Snap quiz:  What do the following verses have in common?

And that’s how it went
all afternoon, one lizard
after another

It made me wonder
if snow leopards have a taste
for joggers as well

As is typical,
the Pope stayed above the fray
and did not comment.

Whether such tactics
will have a chilling effect
remains to be seen.

Answer: All four are inadvertent haikus, composed by humans but discovered by machines.

The first two come from a Tumblr blog created by New York Times editor Jacob Harris, who adapted some open-source compter code to scan the homepage of the New York Times, looking for snippets of text that conform to the Haiku syllabic structure: 5:7:5.

“Sometimes it can be an ordinary sentence in context, but pulled out of context it has a strange comedy or beauty to it,” Harris told the Nieman Journalism Lab.

The next two come from Haikuleaks, a project that searched for serendipitous poetry among the thousands of diplomatic cables released by Wikileaks in 2010.

A purest might say these poems are not really haikus, since they lack the requisite seasonal reference (kigo), and the twist (kireji) that injects the last line with surprise.

“Not every haiku our computer finds is a good one,” Harris wrote on the Times Haiku blog. “The algorithm discards some potential poems if they are awkwardly constructed, and it does not scan articles covering sensitive topics. Furthermore, the machine has no aesthetic sense. It can’t distinguish between an elegant verse and a plodding one. But, when it does stumble across something beautiful or funny or just a gem of a haiku, human journalists select it and post it on this blog.”

Both the Times project and Haikuleaks have their roots in Haiku Finder, an open source python script that crawls through text and ferrets out haiku. You can try it yourself by copying a large block of text—the bigger the better—and pasting it into the Haiku Finder search box.

If you do that with, oh, say, Nova Scotia’s broken Freedom of Information and Protection of Privacy Act, Haiku Finder coughs up this ironic bit of poetic wisdom:

Where accuracy
is critical, please consult
official sources.




Chief Electoral Obfuscation Officer

Before the end of June, each year, Nova Scotia law requires the Chief Electoral Officer to a publish all the political contributions made in the previous year. For the years 2007, 2008, and 2009, Christine McCulloch complied with the law, posting the information to the Elections Nova Scotia website in a manner that was accessible, searchable, printable, and even, with effort, downloadable to a citizen’s own database.

This gave every citizen the tools to determine whether contractors who won big roadbuilding contracts, storeowners who won liquor commission franchises, or communications consultants (like me!) who were selected for Communications Nova Scotia’s Standing Offer List were also disproportionate donors to the governing party (or any other party). The system was accountable, transparent, and fully compliant with the law and with the province’s website accessibility standards.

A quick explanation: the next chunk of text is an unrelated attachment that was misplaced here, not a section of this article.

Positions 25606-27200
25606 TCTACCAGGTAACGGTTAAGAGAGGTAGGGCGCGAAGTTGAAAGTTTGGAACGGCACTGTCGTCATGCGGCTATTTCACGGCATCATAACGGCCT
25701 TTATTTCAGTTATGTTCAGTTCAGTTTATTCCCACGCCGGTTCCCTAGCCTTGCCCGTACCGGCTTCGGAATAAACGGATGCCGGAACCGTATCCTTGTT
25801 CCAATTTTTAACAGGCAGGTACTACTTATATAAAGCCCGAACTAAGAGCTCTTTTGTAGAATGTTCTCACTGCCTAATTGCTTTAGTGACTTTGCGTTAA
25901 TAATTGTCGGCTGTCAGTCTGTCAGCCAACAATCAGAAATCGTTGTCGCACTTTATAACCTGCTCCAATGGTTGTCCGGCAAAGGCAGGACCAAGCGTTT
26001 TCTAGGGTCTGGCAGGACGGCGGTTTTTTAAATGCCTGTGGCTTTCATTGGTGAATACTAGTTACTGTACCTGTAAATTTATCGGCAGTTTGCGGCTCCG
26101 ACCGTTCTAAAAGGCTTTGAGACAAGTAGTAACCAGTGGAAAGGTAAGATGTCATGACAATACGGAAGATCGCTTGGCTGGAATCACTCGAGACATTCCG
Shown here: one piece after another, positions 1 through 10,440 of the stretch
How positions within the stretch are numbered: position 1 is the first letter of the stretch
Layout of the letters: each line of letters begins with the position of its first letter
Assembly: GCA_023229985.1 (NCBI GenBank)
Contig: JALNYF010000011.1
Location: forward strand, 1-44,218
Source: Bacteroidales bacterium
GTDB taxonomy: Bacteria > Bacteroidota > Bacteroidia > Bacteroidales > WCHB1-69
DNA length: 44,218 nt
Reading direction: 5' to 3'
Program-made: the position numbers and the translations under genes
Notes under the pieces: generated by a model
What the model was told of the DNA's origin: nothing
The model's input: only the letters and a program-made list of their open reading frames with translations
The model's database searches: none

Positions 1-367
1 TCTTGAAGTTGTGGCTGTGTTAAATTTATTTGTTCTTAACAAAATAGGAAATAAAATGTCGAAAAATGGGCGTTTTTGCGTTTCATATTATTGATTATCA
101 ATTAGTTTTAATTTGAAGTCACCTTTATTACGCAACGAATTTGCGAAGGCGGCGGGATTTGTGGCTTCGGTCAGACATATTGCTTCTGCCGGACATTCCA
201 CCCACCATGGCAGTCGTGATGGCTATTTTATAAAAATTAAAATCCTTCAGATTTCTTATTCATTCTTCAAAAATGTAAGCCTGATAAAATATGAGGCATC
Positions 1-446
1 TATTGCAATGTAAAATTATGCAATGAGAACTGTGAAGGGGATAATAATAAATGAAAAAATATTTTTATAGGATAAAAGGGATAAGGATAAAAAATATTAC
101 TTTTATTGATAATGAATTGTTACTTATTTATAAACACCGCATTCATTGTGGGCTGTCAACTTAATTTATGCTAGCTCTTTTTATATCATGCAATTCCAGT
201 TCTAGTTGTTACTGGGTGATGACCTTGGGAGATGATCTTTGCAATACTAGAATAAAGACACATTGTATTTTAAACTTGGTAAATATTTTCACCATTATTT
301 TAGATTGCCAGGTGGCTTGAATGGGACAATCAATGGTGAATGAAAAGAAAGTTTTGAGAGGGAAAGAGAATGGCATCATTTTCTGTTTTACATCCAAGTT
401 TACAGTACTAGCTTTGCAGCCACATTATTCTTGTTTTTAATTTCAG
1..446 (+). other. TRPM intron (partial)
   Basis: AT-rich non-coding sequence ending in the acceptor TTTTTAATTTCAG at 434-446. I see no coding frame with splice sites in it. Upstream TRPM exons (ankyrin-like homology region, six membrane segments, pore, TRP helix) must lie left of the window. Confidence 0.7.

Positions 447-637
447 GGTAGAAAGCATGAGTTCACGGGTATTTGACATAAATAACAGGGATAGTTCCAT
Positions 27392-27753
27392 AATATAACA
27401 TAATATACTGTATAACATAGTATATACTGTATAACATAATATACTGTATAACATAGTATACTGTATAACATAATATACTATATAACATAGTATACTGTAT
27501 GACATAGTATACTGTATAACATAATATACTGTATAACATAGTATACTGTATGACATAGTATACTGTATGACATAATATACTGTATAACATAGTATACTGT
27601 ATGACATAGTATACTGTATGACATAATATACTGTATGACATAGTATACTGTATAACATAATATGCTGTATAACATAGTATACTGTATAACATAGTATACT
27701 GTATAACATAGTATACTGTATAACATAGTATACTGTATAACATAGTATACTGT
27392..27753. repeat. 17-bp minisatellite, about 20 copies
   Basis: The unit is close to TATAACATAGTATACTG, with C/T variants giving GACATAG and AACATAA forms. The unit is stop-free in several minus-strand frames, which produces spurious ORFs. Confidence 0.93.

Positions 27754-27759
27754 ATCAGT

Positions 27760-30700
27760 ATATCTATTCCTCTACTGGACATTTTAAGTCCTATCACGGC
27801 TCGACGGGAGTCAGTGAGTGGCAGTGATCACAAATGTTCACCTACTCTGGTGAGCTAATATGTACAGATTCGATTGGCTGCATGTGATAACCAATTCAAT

This summer, McCulloch quietly kneecapped it.

The data is still there; It’s just that McCulloch has deliberately impaired the citizen’s ability to access it in a useful way. The 2010 political donations appear in a locked, graphic PDF file. This means a citizen can read it, but can’t search for a name, address, donation amount, or any other information it contains, other than by leafing through it. It’s as if Canada411 replaced its searchable database with a hard copy phone book.

In an email, Elections Nova Scotia spokesman Dana Philip Doiron defended the change on grounds that the agency  is ”bound by the Privacy Act, which requires that we guard against misuse of private information — names, addresses, etc.’ [My emphasis.] Doiron didn’t say whether he meant the Nova Scotia Freedom of Information and Protection of Privacy Act (FOIPOP), or the federal Privacy Act. The latter has no application to the provincial government. Since the Chief Electoral Officer reports to the Speaker of the House of Assembly, it’s extremely doubtful whether the provincial act applies either, even if one excepts the dubious claim that the FOIPOP Act prohibits release of names and addresses specifically mandated by another act.

In any case, the new restrictions don’t shield the names and addresses of donors. They’re all there for anyone willing to take the time and effort to find them. They’re just unsearchable and un-copyable. This makes the information less useful to citizens, researchers, and reporters. Whether McCulloch’s retreat from accessibility is an actual violation of the law requiring disclosure, or merely an affront to its spirit, a skeptical citizen would be forgiven for concluding that she deliberately chose a method of publication that would subvert accessibility, openness, and transparency. The fact that the news release announcing the 2010 donations list failed to disclose the change, and that it listed a link to the document that does not function, doesn’t increase confidence.

It’s extremely disappointing that Ms. McCulloch would behave like this. If the Nova Scotia’s Chief Electoral Officer won’t stand up for transparent and accessible disclosure of political donations, who the heck will?

H/T: Wallace McLean